It is on this score that the Court is inclined to concur with petitioner's argument that even if the remedy resorted to was wrong, the Court may refer the case to the Court of Appeals under Rule 56, Section 6, paragraph 2 of the 1997 Rules of Civil Procedure, as amended, which provides: "(A)n appeal by certiorari taken to the Supreme Court from the Regional Trial Court submitting issues of fact may be referred to the Court of Appeals for decision or appropriate action." This despite the express provision in Section 5(f) of the same Rule, which provides that an appeal may be dismissed when there is error in the choice or mode of appeal.

Both Sections 5(f) and 6 of Rule 57 use the term "may," denoting discretion on the part of the Court in dismissing the appeal or referring the case to the Court of Appeals. The question of fact involved in the appeal and substantial ends of justice warrant a referral of this case to the Court of Appeals for further appropriate proceedings.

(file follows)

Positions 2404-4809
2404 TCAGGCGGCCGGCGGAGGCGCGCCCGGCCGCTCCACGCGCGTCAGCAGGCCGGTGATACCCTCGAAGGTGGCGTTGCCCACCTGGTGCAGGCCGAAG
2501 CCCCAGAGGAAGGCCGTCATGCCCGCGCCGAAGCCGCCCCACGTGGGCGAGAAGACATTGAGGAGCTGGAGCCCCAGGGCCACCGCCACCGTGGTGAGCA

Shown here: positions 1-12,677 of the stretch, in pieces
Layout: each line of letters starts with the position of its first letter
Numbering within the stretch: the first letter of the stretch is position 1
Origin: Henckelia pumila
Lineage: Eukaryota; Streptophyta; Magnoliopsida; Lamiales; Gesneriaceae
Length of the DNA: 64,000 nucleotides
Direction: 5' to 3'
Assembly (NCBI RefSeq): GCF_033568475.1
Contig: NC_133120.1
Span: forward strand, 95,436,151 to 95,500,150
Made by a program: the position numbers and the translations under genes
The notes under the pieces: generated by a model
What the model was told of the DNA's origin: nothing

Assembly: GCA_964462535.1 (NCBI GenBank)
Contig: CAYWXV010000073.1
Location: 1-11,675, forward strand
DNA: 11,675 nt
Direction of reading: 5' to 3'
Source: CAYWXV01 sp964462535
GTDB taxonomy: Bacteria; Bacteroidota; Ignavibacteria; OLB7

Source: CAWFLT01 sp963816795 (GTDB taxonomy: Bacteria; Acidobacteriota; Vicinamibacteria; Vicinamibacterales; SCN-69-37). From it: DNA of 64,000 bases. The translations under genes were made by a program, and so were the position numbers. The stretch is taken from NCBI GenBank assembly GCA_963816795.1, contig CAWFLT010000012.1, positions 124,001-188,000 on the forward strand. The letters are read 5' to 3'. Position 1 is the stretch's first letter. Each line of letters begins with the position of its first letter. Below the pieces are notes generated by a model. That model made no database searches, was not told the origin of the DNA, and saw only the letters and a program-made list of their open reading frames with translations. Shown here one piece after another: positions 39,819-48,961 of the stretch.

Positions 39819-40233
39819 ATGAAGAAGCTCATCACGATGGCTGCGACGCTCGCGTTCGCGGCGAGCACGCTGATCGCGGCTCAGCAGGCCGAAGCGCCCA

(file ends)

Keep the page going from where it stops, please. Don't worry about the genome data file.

WHEREFORE, the motion for reconsideration is GRANTED. The petition is reinstated and the case is REFERRED to the Court of Appeals for appropriate action.

SO ORDERED.

Puno, Callejo, Sr., Tinga, and Chico-Nazario, JJ., concur.



[1] The copy of the petition referred to by petitioner as Annex "F" pertains to the petition filed in CA-G.R. SP No. 85679.

[2] Rollo, p. 670.

[3] Id., p. 672.

[4] G.R. No. 141538, March 23, 2004, 426 SCRA 167, 180.

[5] Ibid.

[6] Rollo, p. 673.

[7] China Road and Bridge Corporation vs. Court of Appeals, G.R. No. 137898, December 15, 2000, 348 SCRA 401, 411.

[8] Section 2, Rule 42 and Section 15, Rule 44 of the Rules of Civil Procedure, as amended; see also Far East Marble (Phils.), Inc. vs. Court of Appeals, G.R. No. 94093, August 10, 1993, 225 SCRA 249, 255.